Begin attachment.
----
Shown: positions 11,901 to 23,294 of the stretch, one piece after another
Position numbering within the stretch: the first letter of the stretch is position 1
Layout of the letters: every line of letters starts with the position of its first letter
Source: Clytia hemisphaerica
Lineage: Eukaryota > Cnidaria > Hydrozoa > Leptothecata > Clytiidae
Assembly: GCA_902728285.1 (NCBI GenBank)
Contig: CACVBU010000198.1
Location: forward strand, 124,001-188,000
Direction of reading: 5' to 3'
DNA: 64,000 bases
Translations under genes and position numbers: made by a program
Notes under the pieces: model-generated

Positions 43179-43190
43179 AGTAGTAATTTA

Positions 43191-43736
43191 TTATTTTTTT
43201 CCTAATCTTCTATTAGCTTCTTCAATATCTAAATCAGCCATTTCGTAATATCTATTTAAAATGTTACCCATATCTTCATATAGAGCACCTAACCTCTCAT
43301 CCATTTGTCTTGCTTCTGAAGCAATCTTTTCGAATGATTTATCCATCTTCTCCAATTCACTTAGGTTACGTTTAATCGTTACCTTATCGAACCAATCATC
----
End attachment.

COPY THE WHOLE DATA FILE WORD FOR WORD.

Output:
Shown: positions 11,901 to 23,294 of the stretch, one piece after another
Position numbering within the stretch: the first letter of the stretch is position 1
Layout of the letters: every line of letters starts with the position of its first letter
Source: Clytia hemisphaerica
Lineage: Eukaryota > Cnidaria > Hydrozoa > Leptothecata > Clytiidae
Assembly: GCA_902728285.1 (NCBI GenBank)
Contig: CACVBU010000198.1
Location: forward strand, 124,001-188,000
Direction of reading: 5' to 3'
DNA: 64,000 bases
Translations under genes and position numbers: made by a program
Notes under the pieces: model-generated

Positions 43179-43190
43179 AGTAGTAATTTA

Positions 43191-43736
43191 TTATTTTTTT
43201 CCTAATCTTCTATTAGCTTCTTCAATATCTAAATCAGCCATTTCGTAATATCTATTTAAAATGTTACCCATATCTTCATATAGAGCACCTAACCTCTCAT
43301 CCATTTGTCTTGCTTCTGAAGCAATCTTTTCGAATGATTTATCCATCTTCTCCAATTCACTTAGGTTACGTTTAATCGTTACCTTATCGAACCAATCATC